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Diverticulum Of The Esophagus

Sources: A Manual Of Peroral Endoscopy And Laryngeal Surgery

Diverticula may, and usually do, consist in a pouching by herniation,

of the whole thickness of the esophageal wall; or they may be

herniations of the mucosa between the muscular layers. They are

classified according to their etiology, as traction and pulsion


[FIG. 99.--Traction diverticulum of the esophagus rendered visible in

the roentgenogram by a swallowed opaque mixture. Case of H. W.
Dachtler, Am. Journ. Roentgenology.]

Traction diverticulum of the esophagus (Fig. 99) is a rare

condition, usually occurring in the thorax, and as a rule constituting

a one-sided enlargement of the gullet rather than a true pouch

formation. It is supposed to be formed by the pulling during cough,

respiration, and swallowing, on localized adhesions of the esophagus

to periesophageal structures, such as inflammatory peribronchial


Diagnosis is often incidental to examination of the gastrointestinal

tract for other conditions, because traction diverticula usually cause

no symptoms. Unless a very large esophagoscope be used, a traction

diverticulum may easily be overlooked in the mucosal folds. Careful

lateral search, however, will reveal the dilatation, and the localized

periesophageal fixation may be demonstrated. The subdiverticular

esophagus is readily followed, its lumen opening during inspiration

unless very close to the diaphragm, which is very rare. Perhaps most

cases will be discovered by the roentgenologist. It has been said that

traction diverticula are more readily demonstrated in the

roentgenologic examination, if the patient be placed with pelvis


Pulsion diverticulum of the esophagus is an acquired hernia of the

mucosa between the circular and oblique fibers of the inferior

constrictor muscle of the pharynx. A congenital anatomic basic factor

in etiology probably exists. The pouching develops in the middle part

of the posterior wall, between the orbicular and oblique fibers of the

cricopharyngeus muscle, at which point there is a gap, leaving the

mucosa supported only by a not very resistant fascia (Fig. 100). When

small, the sac is in the midline, but with increase in size, it

presents either to the right or the left side, commonly the latter.

The sac may be very small, or it may be sufficiently large to hold a

pint or more, and to cause the neck to bulge when filled. When large,

the pouch extends into the mediastinum. It will be seen that

anatomically the pulsion diverticulum has its origin in the pharynx;

the symptoms, however, are referable to the esophagus and the

subdiverticular esophagus is stenosed by compression of the pouch;

therefore, it is properly classified as an esophageal disease.

[FIG. 100.--Schema illustrative of the etiology of pressure

diverticula. O, oblique fibers of the cricopharyngeus attached to the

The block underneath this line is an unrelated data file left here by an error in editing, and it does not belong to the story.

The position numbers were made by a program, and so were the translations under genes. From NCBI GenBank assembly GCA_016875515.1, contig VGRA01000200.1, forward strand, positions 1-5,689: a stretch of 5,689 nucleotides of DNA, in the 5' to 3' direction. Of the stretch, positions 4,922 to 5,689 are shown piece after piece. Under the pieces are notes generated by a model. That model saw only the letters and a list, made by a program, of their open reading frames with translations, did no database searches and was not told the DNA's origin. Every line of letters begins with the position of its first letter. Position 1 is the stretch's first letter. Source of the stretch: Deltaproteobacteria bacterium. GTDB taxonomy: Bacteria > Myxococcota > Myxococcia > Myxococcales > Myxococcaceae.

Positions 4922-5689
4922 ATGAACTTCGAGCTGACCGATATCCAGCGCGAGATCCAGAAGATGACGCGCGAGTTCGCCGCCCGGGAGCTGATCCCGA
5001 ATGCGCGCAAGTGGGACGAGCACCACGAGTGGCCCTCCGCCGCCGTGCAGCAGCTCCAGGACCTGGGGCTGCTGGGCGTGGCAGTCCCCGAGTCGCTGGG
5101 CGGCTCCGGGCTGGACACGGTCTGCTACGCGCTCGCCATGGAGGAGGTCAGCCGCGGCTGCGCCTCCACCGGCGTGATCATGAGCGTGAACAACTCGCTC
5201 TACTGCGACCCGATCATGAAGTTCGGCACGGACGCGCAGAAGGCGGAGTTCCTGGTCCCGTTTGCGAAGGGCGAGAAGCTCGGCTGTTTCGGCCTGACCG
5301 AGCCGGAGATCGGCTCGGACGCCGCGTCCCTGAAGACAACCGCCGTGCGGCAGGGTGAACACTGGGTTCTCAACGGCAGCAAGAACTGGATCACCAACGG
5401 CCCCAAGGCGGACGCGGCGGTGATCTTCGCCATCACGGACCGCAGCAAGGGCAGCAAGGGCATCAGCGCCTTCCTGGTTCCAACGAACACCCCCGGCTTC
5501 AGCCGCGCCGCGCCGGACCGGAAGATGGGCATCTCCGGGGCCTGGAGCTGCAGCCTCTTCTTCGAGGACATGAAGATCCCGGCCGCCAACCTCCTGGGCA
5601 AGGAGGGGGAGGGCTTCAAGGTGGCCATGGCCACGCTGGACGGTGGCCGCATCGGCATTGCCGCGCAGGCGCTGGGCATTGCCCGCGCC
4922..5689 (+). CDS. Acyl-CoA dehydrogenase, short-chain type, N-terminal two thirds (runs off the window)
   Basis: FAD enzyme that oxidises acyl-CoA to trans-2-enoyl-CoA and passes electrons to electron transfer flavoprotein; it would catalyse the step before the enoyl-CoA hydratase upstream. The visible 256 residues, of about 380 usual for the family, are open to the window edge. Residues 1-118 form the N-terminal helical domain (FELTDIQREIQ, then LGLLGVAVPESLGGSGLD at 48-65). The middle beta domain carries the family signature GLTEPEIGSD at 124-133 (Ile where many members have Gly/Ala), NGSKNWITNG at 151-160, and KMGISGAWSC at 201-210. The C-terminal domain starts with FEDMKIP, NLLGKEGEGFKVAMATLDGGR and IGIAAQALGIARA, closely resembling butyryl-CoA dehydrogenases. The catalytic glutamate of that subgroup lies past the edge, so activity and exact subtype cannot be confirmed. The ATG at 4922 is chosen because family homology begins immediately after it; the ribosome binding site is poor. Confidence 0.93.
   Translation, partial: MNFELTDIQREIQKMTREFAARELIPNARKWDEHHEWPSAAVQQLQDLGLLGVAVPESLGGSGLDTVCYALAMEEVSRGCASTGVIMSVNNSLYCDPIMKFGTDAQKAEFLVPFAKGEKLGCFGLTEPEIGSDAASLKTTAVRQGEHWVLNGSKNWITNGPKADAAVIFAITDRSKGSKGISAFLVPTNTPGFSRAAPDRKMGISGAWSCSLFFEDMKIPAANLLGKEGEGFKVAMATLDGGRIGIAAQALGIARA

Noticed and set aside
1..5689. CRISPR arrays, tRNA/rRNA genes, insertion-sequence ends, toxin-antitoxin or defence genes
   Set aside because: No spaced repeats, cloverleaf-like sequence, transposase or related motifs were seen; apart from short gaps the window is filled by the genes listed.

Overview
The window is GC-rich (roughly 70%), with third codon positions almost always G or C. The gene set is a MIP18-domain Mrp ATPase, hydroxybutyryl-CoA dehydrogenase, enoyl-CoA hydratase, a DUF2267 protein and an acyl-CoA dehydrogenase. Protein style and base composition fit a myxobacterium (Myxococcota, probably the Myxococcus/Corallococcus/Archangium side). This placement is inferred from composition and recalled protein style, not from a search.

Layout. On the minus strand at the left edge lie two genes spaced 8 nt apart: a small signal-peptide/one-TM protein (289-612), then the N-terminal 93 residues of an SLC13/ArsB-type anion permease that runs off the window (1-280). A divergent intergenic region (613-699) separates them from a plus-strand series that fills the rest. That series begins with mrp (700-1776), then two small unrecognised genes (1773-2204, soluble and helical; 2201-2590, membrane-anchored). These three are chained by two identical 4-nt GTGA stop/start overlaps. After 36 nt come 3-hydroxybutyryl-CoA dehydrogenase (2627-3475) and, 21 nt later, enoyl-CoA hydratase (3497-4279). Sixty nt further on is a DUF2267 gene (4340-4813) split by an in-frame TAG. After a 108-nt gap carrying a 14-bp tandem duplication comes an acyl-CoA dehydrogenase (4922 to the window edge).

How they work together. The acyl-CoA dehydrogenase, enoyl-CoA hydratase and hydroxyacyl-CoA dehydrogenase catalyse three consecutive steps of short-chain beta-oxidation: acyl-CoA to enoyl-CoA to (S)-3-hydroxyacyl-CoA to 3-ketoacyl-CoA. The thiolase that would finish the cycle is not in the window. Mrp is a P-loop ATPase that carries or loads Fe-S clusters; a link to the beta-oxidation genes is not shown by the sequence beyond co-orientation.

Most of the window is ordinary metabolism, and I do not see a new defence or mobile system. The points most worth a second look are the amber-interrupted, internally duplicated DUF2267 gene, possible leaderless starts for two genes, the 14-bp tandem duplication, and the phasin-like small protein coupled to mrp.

thyroid cartilage, T. The fundiform fibers, F, encircle the mouth of

the esophagus. Between the two sets of fibers is a gap in the support

of the esophageal wall, through which the wall herniates owing to the

pressure of food propelled by the oblique fibers, O, advance of the

bolus being resisted by spasmodic contraction of the orbicular fibers,


Etiology.--Pressure diverticula occur after middle life, and more

often in men than in women. The hasty swallowing of unmasticated food,

too large a bolus, defective or artificial teeth, flaccidity of

tissues, and spasm of the cricopharyngeus muscle, are etiologic

factors. Cicatricial stenosis below the level of the inferior

constrictor is a contributory cause in some cases.

Prognosis.--After the pouch is formed, it steadily increases in

size, since the swallowed food first fills and distends the sac before

the overflow passes down the esophagus. When a pendulous sac becomes

filled with food, it presses on the subdiverticular esophagus, and

produces compression stenosis; so that there exists a vicious

circle. The enlargement of the sac produces increasing stenosis with

consequent further distension of the pouch. This explains the

clinically observed fact, that unless treated, pulsion diverticula

increase progressively in size, and consequently in distressing

symptoms. The sac becomes so large in some cases as to contribute to

the occurrence of cerebral apoplexy by interference with venous

return. Practically all cases can be cured by radical operation. The

operative mortality varies with the age, state of nutrition, and

general health of the patient. In general it may be said to have a

mortality of at least 10 per cent, largely due to the fact that most

cases are poor surgical subjects. Recurrences after radical operation

are due to a persistence of the original causes, i.e., bolting of

food; stenosis, spasmodic or organic, of the esophageal lumen; and

weakness in the support of the esophageal wall, which, unsupported,

has little strength of its own.

Symptoms.--Dysphagia, regurgitation, a gurgling sound and subjective

bubbling sensation on swallowing, sour odor to the breath, and cough,

are the chief symptoms. With larger pouches, emaciation, pressure

sensation in the neck and upper mediastinum, and the presence of a

mass in the neck when the sac is filled, are present. Tracheal

compression by the filled pouch may produce dyspnea. The sac may be

emptied by pressure on the neck, this means of relief being often

discovered by the patient. The sac sometimes spontaneously empties

itself by contraction of its enveloping muscular layer, and one of the

most annoying symptoms is the paroxysm of coughing, waking the

patient, when during the relaxation of sleep the sac empties itself

into the pharynx and some of its contents are aspirated into the

larynx. There are no pathognomonic symptoms. Those recited are common

to other forms of esophageal stenosis, and are urgent indications for

diagnostic esophagoscopy.

Diagnosis.--Roentgenray study with barium mixtures, is the first

step in the diagnosis (Fig. 101). This is to be followed by diagnostic